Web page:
absinthe
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Re: Liszt Transcendental Etude No. 4 "Mazeppa"

Post by absinthe » Sun Apr 30, 2017 4:59 pm

Well, he wrote it as a demisemiquaver intending the pianist should give it that value, without cluttering the stave with double-dotted quaver rests or as was common then a quaver and dotted semiquaver rest. He may have drafted it on two staves. The version I have spreads it on 3.

Alas, I can't play it. The octaves in the opening would knacker my hands/wrists these days. I learned two of those studies adequately (within my stretch), the 5th and the 9th. They were enough. I so dislike modern performances of the 5th. Most pianists seem to have the pedal jammed down throughout so it loses its lightness. Nice to hide the unevenness but "not proper" LOL. Not will o' the wisp.

One learns a lot of tricks from Liszt - suspending a theme between both hands for instance. It became a bit of a habit when playing "lounge" style at receptions! His B minor Sonata is worth looking at for that as is Liebestraum 3.

Belle
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Re: Liszt Transcendental Etude No. 4 "Mazeppa"

Post by Belle » Sun Apr 30, 2017 5:24 pm

I cannot play Liszt; period. I love the B Minor Sonata, but it did take me some time to feel that way. He's always a composer worth revisiting. My husband read the 3 tomes on Liszt by Alan Walker while we were living in Vienna in 2011 and it aroused my interest when he asked me to explain the musical examples in the books. (My husband has never been a music-lover but became an 'accidental' one because he couldn't speak German and needed to read something!)

absinthe
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Re: Liszt Transcendental Etude No. 4 "Mazeppa"

Post by absinthe » Tue May 02, 2017 3:27 am

That got me thinking about the B minor Sonata which is full of Lisztian notation quirks.

Just picked on a couple in the first section, the transition to the cantando Have a look at the bits I ringed in red.

Image

The first ones are the enharmonic changes he makes to "properly" prepare for the cantando in D major. He needn't have done that but he is Liszt and I've noticed that he always seems to preserve the shapes of chords so that they'd be better understood. He relies on double sharps and flats a lot for that reason.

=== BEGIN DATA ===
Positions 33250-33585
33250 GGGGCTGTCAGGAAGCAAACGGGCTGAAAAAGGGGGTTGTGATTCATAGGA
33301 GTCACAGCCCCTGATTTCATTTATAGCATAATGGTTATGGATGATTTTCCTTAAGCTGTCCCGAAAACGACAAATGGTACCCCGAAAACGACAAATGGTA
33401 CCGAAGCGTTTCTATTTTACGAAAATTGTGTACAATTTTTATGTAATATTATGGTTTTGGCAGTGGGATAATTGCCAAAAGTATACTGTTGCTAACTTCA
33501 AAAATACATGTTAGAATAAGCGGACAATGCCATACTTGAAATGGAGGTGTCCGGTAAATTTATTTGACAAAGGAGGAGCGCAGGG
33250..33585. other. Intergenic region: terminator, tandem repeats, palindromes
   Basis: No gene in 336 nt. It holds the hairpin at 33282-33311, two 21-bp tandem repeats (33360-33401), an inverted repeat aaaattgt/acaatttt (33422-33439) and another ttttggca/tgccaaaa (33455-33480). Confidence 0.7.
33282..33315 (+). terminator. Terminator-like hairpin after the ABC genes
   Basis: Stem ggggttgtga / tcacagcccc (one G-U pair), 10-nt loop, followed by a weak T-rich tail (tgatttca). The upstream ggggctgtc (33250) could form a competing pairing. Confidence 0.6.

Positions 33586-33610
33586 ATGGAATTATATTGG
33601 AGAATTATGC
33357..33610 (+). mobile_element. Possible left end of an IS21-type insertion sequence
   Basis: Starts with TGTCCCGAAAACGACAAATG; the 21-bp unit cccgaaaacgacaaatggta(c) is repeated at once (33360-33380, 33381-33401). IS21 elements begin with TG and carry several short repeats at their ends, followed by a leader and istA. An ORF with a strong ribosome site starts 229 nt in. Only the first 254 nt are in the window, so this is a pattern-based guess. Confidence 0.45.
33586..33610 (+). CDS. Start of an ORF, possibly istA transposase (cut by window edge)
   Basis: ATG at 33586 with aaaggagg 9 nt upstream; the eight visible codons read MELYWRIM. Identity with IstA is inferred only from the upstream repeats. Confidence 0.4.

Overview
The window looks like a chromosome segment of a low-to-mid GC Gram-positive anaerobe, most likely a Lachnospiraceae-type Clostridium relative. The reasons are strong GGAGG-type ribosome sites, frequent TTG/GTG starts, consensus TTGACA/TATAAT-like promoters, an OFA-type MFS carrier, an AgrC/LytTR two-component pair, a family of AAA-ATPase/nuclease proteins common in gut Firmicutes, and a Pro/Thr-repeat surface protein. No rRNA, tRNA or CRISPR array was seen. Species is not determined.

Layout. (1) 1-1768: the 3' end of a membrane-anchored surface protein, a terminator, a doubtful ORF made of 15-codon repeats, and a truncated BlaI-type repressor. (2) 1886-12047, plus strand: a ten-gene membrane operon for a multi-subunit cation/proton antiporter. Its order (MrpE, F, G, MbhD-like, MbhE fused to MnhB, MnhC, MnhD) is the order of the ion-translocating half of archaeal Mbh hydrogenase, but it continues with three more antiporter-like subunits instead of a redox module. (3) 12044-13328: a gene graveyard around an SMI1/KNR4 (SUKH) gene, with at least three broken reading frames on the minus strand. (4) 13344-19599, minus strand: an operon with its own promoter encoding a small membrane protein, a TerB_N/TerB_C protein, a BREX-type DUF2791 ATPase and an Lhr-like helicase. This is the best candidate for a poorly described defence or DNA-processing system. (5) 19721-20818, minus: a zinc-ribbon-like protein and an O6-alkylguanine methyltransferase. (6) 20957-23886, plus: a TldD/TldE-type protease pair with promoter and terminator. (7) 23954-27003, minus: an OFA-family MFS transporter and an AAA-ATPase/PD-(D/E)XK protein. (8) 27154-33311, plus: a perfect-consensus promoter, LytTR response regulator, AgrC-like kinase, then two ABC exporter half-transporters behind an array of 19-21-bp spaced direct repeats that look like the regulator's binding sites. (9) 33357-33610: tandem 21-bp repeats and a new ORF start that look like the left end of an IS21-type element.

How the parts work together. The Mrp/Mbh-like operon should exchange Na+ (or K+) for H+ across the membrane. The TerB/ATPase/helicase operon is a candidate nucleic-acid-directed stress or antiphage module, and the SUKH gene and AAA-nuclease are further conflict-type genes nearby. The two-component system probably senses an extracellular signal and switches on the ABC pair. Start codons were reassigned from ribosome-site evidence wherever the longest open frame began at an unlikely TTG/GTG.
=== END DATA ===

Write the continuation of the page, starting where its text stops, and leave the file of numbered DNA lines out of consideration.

Then, just below. Should the quaver on the F# be played as a true quaver (as the dotted crotched on the G suggests) which means it wouldn't be correct against the triplet - or should it be played as shown, as the final note of the triplet, emphasised as part of the melody. I think the latter is correct otherwise you'd get two (sounded) F#s very close together which, in sound terms, would clog the flow!

I notice he (or Schirmer) gave up writing the bracketed 3 over the triplets after the first bar of the cantando! It's my bet Liszt didn't write a triplet sign at all, just assumed the pianist would know...

A wonderful composer - the person who taughet Wagner chromatic harmony.

.

Belle
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Re: Liszt Transcendental Etude No. 4 "Mazeppa"

Post by Belle » Tue May 02, 2017 4:13 am

Excellent conundrums!! I looked firstly at those beats where you mentioned the designated triplets and I could only make sense of it with what you suggested; that the crotchet has to be part of that!! This seems 'odd' to me; that he includes that note value with triplets over quavers. I couldn't get those note values to add up to 4/4 until I noticed the little quaver rests. In short, the music seems to function mathematically and musically, not necessarily simultaneously.

Secondly, the enharmonics seem to be fairly conventional chromatic movements by step, though played together they do sound rather like chord clusters, don't you think? And yet, this sonata is so inherently lyrical that one doesn't 'hear' those hard-working inner parts of the engine. Obviously the BMW or Mercedes Benz of music!!!